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Disability benefits and retirement

When people are just beginning the process of applying for Social Security Disability benefits, one question they often ask is, “How will this affect my retirement? Will the disability benefits take away from my Social Security retirement benefits?”

The simple answer to both questions is: Social Security Disability benefits should not affect your Social Security Retirement benefits at all. In this post, we will try to explain why.

Social Security Disability

The funding for your Social Security retirement benefits comes from deductions taken out of your paycheck during your working years. When you reach retirement age, you can start drawing retirement benefits. The amount you receive is based on your average salary during your prime working years.

Similarly, the funding for your Social Security Disability benefits comes from deductions taken out of your paycheck while you are working. Should you become disabled and unable to work before you hit retirement age, you can apply for disability benefits. The process is not easy, and there are many requirements and obstacles to get past before you can start receiving these benefits, but if you are ultimately successful, you will begin receiving Social Security Disability benefits.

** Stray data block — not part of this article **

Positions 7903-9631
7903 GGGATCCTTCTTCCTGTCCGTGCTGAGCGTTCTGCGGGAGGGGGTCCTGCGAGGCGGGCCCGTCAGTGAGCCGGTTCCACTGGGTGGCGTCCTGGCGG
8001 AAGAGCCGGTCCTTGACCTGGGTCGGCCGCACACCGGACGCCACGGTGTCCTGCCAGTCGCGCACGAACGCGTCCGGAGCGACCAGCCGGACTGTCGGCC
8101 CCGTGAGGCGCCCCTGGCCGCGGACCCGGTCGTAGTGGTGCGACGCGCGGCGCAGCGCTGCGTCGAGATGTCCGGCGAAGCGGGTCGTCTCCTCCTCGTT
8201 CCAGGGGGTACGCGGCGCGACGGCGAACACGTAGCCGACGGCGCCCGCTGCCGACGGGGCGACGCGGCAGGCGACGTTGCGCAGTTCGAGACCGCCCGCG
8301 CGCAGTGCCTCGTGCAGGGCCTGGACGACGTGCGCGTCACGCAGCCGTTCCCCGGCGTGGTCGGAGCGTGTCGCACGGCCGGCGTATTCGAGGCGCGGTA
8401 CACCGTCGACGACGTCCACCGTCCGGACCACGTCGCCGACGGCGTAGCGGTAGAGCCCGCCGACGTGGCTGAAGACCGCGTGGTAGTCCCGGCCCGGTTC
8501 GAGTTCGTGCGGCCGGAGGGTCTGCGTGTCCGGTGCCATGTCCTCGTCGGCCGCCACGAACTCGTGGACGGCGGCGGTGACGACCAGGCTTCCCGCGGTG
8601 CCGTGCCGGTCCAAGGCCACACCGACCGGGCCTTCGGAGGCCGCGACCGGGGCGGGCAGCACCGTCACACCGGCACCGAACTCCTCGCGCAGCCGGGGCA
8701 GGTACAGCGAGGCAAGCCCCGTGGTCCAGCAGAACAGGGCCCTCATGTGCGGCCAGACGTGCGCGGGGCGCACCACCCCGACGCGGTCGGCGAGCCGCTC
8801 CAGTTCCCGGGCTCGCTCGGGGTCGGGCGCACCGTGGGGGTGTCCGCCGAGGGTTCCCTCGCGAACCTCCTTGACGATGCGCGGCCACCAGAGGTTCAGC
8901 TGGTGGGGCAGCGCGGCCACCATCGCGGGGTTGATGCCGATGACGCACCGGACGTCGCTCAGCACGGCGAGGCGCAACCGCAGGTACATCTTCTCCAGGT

As with retirement benefits, the amount of your disability benefits is based on an average of your salary during your prime working years. When you reach retirement age, your benefits convert from disability to retirement benefits. The dollar amount of your benefit does not change.

Massachusetts disability benefits

So far, we have been talking about the federal benefits programs under the Social Security Administration, but some Massachusetts workers may also be eligible for benefits through the state. Massachusetts state employees who become disabled before retirement age may be able to receive benefits through the state employees retirement fund Accidental Disability Retirement program.

It is important to note that the requirements for these state disability benefits are in some ways more strict than the requirements for Social Security Disability benefits. In some ways the Massachusetts program resembles workers’ compensation more than Social Security Disability.

To qualify for the Massachusetts program, first the applicant must be a public employee who is a member of the Massachusetts contributory retirement system. Second, the disability must be the result of an injury or exposure to hazardous conditions in the course of the applicant’s employment. There are also a number of requirements for the severity of the disability.

Navigating the bureaucracy

Both the federal and state programs have extensive eligibility requirements and extensive bureaucracies. A large percentage of applicants for both programs are rejected the first time they apply for benefits. However, both programs also have robust systems for hearings and appeals, so those who have been rejected have a chance to argue for their rights.

An experienced attorney can help at many stages of the application process, and can be absolutely essential for hearings and appeals.